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In This Issue of JAMA Neurology
January 2016

Highlights

JAMA Neurol. 2016;73(1):5. doi:10.1001/jamaneurol.2015.2431
Research

Farlow and colleagues identify genetic variants contributing to disease risk in familial Parkinson disease (PD). They identify genes containing rare, likely deleterious, genetic variants in individuals with familial PD using a 2-stage exome sequencing study design. TNK2 and TNR harbored rare, likely deleterious, variants in individuals having familial PD, with similar findings in an independent cohort. Mathias Toft, MD, PhD, and Owen A. Ross, PhD, provide an editorial.

Editorial

Eisenmenger and colleagues assess the natural history of the magnetic resonance imaging (MRI) signal abnormalities on diffusion-weighted imaging (DWI) in sporadic Creutzfeldt-Jakob disease (CJD) to improve our understanding of the pathogenesis and to investigate the potential of DWI as a biomarker of disease progression, with histopathological correlation. They correlated regional and total brain scores with disease duration. They report that DWI in the basal ganglia may provide a noninvasive biomarker in future therapeutic trials.

Petersen and coauthors explore the effect of elevated amyloid levels on subsequent changes in cognition and biomarkers. Cognitive measures of memory, language, attention/executive function, visuospatial skills, Pittsburgh Compound B levels, hippocampal and ventricular volumes, and fluorodeoxyglucose positron emission tomography measures were obtained. They find that elevated amyloid levels at baseline were associated with worse cognition and imaging biomarkers at baseline and with greater clinical decline and neurodegeneration in persons selected from a population-based study.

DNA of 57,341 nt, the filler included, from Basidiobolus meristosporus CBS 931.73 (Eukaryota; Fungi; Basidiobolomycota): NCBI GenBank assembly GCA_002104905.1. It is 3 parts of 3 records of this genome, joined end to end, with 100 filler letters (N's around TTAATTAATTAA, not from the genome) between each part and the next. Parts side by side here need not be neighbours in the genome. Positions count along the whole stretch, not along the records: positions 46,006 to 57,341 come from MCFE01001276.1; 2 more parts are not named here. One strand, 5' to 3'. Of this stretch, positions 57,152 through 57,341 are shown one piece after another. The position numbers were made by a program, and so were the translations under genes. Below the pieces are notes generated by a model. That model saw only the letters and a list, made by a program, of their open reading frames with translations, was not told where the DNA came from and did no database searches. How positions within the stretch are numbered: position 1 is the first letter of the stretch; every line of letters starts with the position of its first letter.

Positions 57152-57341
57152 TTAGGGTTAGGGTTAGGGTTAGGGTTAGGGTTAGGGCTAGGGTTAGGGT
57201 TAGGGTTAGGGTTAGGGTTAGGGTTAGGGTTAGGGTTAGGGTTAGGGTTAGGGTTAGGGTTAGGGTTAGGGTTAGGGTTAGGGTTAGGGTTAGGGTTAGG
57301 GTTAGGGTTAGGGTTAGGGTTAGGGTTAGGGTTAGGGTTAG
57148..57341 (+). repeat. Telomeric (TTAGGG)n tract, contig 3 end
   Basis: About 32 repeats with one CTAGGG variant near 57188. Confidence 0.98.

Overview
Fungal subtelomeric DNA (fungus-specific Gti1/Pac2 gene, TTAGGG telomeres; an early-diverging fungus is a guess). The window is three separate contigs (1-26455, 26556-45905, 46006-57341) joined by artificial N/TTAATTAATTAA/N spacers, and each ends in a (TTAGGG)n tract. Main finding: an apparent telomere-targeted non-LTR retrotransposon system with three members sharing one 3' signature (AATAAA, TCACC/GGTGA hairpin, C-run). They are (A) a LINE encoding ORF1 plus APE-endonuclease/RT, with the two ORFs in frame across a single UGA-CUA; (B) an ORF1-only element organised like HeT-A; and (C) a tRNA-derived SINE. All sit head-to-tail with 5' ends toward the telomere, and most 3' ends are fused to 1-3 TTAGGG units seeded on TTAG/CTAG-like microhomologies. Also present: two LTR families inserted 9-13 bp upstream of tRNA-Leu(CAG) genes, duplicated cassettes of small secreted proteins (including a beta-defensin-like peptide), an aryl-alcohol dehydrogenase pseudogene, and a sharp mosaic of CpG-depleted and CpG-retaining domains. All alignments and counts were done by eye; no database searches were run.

The Huntington Study Group PHAROS Investigators identify the earliest features associated with the motor diagnosis of Huntington disease (HD) in the Prospective Huntington at Risk Observational Study (PHAROS). They compared HD mutation status in individuals with cytosine-adenine-guanine (CAG) expansion vs those without CAG expansion. They conclude that relatively large treatment effects would be required to mount a randomized, placebo-controlled clinical trial involving premanifest HD individuals who carry the CAG expansion.

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